Adapted from the 1935 RKO musical comedy starring Fred Astaire and Ginger Rogers, writer Howard Jaques and director Matthew White transport us back to the golden age of Hollywood and a glamorous, if more simple time: an era when plot lines were lighter than air and fluffier than a cumulus cloud. Screen Shot 2014-12-03 at 11.57.47 Broadway star Jerry Travers has arrived in London to star in a new show; there he meets the glamorous and aloof Dale Tremont whom he sets out to win over. However, complications arise when she mistakes him for the husband of a friend. Throw in glamorous locations, comedy characters, fabulous costumes and jaw-dropping dance routines and you’ve got the multiple Olivier Award-winning Top Hat. Screen Shot 2014-12-03 at 12.02.07 Played out upon a stunning design by Hildegard Bechtler, the set pieces include a rain-soaked bandstand, a horse-drawn carriage ride, a plane landing over Venice and stunning Art Deco hotels to highlight just a few. The costumes too are a treat for the eyes, beautifully designed with hints of Schiaparelli and Fortuny. But what makes the whole production sing with life is the fact that this is all realised in glorious technicolor bringing the much-loved tale to life in a way the old black and white movie never could. Screen Shot 2014-12-03 at 11.58.04 As mentioned before the storyline is somewhat simplistic and some of the characters are drawn a little too broadly: the over the top “foreign” fashion designer and co-pursuer of Dale, Alberto Beddini being a case in point, that said, actor Sebastien Torkia manages to raise the biggest laughs of the night along with an hysterical Rebecca Thornhill as Madge, wife of Jerry’s manager; whose one-liners are gold dust. Mention too must be made of John Conroy as valet Bates, whose homilies from a diverse range of relatives include such gems as: “fair words never buttered any parsnips”; these asides delivered delightfully by Conroy punctuate the proceedings throughout.  As a nod to the original stars, the writers also cleverly manage to include a paraphrase of the famous quote from Bob Thaves about Ginger Rogers: “don’t forget…everything he did, I did backwards and in high heels”. Screen Shot 2014-12-03 at 12.03.26 Charlotte Gooch (Dale Tremont) is one of the country’s finest dancers and she executes each routine with enviable ease, but the stand out star is Alan Burkitt as our hero, Jerry Travers. You would be hard-pressed to find a better dancer on any stage, anywhere around the globe, that he also has the most perfect, era-evocative voice and razor sharp timing is just beautiful icing on the cake. But it’s the glorious music of Irving Berlin and the exceptional dance routines that accompany it that makes this musical magical, songs such as: “Isn’t it a Lovely Day to be Caught in the Rain”, “Putting on the Ritz”, “Cheek to Cheek” and of course, “Top Hat, White Tie and Tails” that never fail to put a smile on the face of any lover of classic musicals. The choreography by Bill Deamer is the best you could wish for: elegant, inventive and seemingly effortless, it is no more spectacular than in the title number, where a chorus line of silk top-hatted dancers tap together in perfect synchronicity. In these cash-strapped, doom-laden times, a dose of perfectly executed, elegant escapism is the order of the day and this is old-school glamour at its best. This simply is top class – not to be missed.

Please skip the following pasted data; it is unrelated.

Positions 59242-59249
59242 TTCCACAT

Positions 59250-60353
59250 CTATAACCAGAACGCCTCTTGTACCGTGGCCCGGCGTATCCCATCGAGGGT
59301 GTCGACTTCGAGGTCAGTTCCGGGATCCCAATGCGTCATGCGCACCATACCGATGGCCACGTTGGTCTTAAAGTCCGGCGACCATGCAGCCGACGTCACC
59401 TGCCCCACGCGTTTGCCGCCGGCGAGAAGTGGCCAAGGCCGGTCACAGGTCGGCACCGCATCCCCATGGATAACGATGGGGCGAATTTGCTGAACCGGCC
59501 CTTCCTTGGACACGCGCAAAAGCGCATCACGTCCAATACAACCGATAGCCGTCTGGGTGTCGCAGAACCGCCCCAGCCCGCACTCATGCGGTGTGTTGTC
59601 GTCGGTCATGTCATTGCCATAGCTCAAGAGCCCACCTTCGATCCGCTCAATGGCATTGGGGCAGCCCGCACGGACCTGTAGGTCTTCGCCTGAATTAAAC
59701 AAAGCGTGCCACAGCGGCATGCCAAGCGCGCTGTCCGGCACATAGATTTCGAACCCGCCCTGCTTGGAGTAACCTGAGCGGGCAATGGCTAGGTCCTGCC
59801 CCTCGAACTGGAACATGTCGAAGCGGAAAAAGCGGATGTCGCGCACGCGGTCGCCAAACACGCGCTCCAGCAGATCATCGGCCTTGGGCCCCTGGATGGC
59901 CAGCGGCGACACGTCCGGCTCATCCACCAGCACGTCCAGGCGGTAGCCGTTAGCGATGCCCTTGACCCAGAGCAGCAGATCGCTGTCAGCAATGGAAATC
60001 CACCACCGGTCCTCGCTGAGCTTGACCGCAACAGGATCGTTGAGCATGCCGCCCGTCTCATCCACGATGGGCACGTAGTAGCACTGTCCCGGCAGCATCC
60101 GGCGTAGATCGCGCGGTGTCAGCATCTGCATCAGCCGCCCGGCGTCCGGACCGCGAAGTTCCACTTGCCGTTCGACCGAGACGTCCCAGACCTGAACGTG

Runs until Sat 13 December